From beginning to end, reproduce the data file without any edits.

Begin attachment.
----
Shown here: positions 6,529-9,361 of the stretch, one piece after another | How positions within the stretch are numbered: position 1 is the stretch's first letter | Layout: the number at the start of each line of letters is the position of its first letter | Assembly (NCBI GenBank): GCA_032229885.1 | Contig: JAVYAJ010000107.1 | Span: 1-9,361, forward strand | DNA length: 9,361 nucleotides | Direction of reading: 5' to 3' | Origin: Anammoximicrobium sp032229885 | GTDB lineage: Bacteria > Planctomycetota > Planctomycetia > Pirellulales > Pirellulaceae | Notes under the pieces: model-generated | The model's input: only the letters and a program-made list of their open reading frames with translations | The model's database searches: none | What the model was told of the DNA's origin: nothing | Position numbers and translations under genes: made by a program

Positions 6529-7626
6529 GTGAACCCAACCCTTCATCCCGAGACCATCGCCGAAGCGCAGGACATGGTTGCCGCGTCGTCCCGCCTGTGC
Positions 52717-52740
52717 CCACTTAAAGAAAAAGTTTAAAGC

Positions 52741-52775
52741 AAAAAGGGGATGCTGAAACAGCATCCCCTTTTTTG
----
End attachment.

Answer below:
Shown here: positions 6,529-9,361 of the stretch, one piece after another | How positions within the stretch are numbered: position 1 is the stretch's first letter | Layout: the number at the start of each line of letters is the position of its first letter | Assembly (NCBI GenBank): GCA_032229885.1 | Contig: JAVYAJ010000107.1 | Span: 1-9,361, forward strand | DNA length: 9,361 nucleotides | Direction of reading: 5' to 3' | Origin: Anammoximicrobium sp032229885 | GTDB lineage: Bacteria > Planctomycetota > Planctomycetia > Pirellulales > Pirellulaceae | Notes under the pieces: model-generated | The model's input: only the letters and a program-made list of their open reading frames with translations | The model's database searches: none | What the model was told of the DNA's origin: nothing | Position numbers and translations under genes: made by a program

Positions 6529-7626
6529 GTGAACCCAACCCTTCATCCCGAGACCATCGCCGAAGCGCAGGACATGGTTGCCGCGTCGTCCCGCCTGTGC
Positions 52717-52740
52717 CCACTTAAAGAAAAAGTTTAAAGC

Positions 52741-52775
52741 AAAAAGGGGATGCTGAAACAGCATCCCCTTTTTTG